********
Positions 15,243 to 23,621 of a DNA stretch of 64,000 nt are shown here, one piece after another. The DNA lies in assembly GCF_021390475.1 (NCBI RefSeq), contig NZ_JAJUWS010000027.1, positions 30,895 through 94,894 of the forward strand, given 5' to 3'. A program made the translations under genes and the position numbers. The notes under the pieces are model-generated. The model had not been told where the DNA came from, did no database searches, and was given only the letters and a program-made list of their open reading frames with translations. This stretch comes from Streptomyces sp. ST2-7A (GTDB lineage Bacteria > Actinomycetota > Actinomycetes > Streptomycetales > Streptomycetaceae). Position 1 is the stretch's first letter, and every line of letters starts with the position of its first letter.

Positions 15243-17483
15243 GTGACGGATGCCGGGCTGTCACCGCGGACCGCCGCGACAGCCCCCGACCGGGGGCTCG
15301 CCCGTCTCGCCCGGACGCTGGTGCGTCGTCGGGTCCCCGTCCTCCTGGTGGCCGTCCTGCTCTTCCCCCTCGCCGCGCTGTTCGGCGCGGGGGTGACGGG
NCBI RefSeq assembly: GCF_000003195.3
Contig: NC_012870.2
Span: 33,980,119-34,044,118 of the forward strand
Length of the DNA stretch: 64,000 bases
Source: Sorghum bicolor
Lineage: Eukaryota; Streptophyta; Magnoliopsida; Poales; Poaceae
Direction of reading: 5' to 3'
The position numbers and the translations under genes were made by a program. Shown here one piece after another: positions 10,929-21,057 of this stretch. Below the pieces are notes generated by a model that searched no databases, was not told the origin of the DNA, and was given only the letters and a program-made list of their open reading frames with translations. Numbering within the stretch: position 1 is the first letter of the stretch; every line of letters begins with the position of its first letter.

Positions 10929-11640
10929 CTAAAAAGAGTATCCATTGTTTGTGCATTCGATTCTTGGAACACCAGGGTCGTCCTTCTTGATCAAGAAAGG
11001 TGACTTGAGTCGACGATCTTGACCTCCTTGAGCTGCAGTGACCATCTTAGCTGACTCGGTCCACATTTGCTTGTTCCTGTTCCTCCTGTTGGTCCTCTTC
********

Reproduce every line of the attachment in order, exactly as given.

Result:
Positions 15,243 to 23,621 of a DNA stretch of 64,000 nt are shown here, one piece after another. The DNA lies in assembly GCF_021390475.1 (NCBI RefSeq), contig NZ_JAJUWS010000027.1, positions 30,895 through 94,894 of the forward strand, given 5' to 3'. A program made the translations under genes and the position numbers. The notes under the pieces are model-generated. The model had not been told where the DNA came from, did no database searches, and was given only the letters and a program-made list of their open reading frames with translations. This stretch comes from Streptomyces sp. ST2-7A (GTDB lineage Bacteria > Actinomycetota > Actinomycetes > Streptomycetales > Streptomycetaceae). Position 1 is the stretch's first letter, and every line of letters starts with the position of its first letter.

Positions 15243-17483
15243 GTGACGGATGCCGGGCTGTCACCGCGGACCGCCGCGACAGCCCCCGACCGGGGGCTCG
15301 CCCGTCTCGCCCGGACGCTGGTGCGTCGTCGGGTCCCCGTCCTCCTGGTGGCCGTCCTGCTCTTCCCCCTCGCCGCGCTGTTCGGCGCGGGGGTGACGGG
NCBI RefSeq assembly: GCF_000003195.3
Contig: NC_012870.2
Span: 33,980,119-34,044,118 of the forward strand
Length of the DNA stretch: 64,000 bases
Source: Sorghum bicolor
Lineage: Eukaryota; Streptophyta; Magnoliopsida; Poales; Poaceae
Direction of reading: 5' to 3'
The position numbers and the translations under genes were made by a program. Shown here one piece after another: positions 10,929-21,057 of this stretch. Below the pieces are notes generated by a model that searched no databases, was not told the origin of the DNA, and was given only the letters and a program-made list of their open reading frames with translations. Numbering within the stretch: position 1 is the first letter of the stretch; every line of letters begins with the position of its first letter.

Positions 10929-11640
10929 CTAAAAAGAGTATCCATTGTTTGTGCATTCGATTCTTGGAACACCAGGGTCGTCCTTCTTGATCAAGAAAGG
11001 TGACTTGAGTCGACGATCTTGACCTCCTTGAGCTGCAGTGACCATCTTAGCTGACTCGGTCCACATTTGCTTGTTCCTGTTCCTCCTGTTGGTCCTCTTC